The book of the Project Management Institute (PMI) Standards and Guide lines is one of the documents contained here and is developed through a voluntary consensus standards development process.1This process brings together volunteers and/or seeks the opinions of those who are interested in the topics covered by this publication.
Although Pmi has established rules to manage processes and promote fairness in the development of consensus, it has not produced any documentation and has not in dependently tested, evaluated or verified the accuracy or completeness of the information contained in the Standards and Guide lines publications, or the soundness of judgments. PMI shall not be liable for personal injury, property or any other damage of any nature, whether special, indirect, consequential or compensatory, directly or indirectly, resulting from publication, use of the APPLICATION, or reliance on this document.
This guide is based on project management standards. A standard is a document established by authority, custom, or general consent, as a model or example. As the American National Standards Institute (ANSI) standard, the Standard for Project Management, based on the concepts of consensus, openness, due process, and balance, the Standard for Process Project Management is the foundational reference for PMI project management professional development programs and project management practices.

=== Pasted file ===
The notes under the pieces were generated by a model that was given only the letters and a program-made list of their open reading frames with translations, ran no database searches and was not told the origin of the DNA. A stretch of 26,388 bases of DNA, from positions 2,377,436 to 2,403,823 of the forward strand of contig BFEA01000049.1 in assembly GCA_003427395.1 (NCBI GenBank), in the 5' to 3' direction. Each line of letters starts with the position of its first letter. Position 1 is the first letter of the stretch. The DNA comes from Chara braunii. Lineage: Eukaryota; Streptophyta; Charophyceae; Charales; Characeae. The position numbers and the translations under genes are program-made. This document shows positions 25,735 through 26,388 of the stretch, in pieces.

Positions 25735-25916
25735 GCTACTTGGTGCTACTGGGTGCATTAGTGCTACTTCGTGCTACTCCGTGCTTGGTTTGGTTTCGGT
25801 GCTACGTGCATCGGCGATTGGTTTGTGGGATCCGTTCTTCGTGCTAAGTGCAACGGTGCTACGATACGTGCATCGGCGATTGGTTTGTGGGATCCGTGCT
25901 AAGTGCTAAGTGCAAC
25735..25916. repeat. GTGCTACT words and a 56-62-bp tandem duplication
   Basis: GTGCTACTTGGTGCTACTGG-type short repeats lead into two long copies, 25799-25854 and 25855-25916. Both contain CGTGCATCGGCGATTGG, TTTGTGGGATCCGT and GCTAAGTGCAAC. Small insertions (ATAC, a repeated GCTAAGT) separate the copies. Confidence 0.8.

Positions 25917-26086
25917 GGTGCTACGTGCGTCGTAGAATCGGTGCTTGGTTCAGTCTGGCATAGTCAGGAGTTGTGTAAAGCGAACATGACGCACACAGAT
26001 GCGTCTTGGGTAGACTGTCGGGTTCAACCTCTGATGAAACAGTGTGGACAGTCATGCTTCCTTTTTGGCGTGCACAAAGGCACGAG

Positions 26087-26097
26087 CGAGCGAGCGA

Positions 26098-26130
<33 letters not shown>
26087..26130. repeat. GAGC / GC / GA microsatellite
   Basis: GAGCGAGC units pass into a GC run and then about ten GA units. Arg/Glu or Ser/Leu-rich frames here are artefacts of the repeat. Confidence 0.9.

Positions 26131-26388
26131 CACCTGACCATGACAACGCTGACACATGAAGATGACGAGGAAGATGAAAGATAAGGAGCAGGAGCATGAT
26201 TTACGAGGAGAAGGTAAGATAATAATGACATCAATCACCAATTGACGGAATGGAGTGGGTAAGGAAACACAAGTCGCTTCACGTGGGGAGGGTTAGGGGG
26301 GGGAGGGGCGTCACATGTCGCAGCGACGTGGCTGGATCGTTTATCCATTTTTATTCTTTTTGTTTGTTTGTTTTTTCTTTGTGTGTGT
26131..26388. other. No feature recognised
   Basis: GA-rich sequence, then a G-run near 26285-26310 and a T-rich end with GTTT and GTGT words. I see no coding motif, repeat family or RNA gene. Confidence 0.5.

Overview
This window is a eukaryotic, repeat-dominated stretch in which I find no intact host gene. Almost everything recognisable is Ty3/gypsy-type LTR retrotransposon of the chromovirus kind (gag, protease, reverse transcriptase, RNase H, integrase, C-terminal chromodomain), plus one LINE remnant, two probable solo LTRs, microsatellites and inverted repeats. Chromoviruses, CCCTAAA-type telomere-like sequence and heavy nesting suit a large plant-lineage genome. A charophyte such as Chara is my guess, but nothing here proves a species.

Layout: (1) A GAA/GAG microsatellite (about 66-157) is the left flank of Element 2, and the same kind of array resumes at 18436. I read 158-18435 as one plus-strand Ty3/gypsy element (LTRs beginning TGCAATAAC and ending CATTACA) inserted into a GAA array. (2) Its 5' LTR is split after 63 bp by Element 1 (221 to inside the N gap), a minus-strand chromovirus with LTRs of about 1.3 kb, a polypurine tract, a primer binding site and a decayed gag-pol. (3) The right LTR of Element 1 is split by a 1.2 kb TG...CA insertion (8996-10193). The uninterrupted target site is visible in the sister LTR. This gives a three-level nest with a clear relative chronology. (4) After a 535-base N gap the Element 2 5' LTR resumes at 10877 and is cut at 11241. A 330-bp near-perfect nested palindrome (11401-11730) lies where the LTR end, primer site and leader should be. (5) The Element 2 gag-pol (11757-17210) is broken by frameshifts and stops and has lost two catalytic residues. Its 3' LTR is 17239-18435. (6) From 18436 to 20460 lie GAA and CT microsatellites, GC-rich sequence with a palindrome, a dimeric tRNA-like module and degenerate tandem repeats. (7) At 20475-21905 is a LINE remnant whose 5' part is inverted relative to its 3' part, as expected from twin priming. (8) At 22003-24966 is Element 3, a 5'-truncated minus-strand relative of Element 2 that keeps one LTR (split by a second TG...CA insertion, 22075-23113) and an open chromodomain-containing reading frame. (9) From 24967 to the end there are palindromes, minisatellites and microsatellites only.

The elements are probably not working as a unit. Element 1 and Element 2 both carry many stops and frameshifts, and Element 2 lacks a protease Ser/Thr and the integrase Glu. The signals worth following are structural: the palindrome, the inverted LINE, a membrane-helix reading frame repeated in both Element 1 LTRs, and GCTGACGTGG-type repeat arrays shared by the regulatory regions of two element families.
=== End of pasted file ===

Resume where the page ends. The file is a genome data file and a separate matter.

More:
Since project management needs to be tailored to the needs of the project, both standards and guides are based on descriptive practices rather than prescriptive practices, so the standard identifies processes that are in most cases considered good practices in most projects. The standard also identifies the inputs and outputs that are typically associated with these processes.
It is important for the project manager to work with the project team and other stakeholders to determine the right combination of processes, inputs, tools, techniques, outputs and life cycle phases to manage the appropriate generally recognized good projects for each project. The application of knowledge described in the guide is called “adjusting”.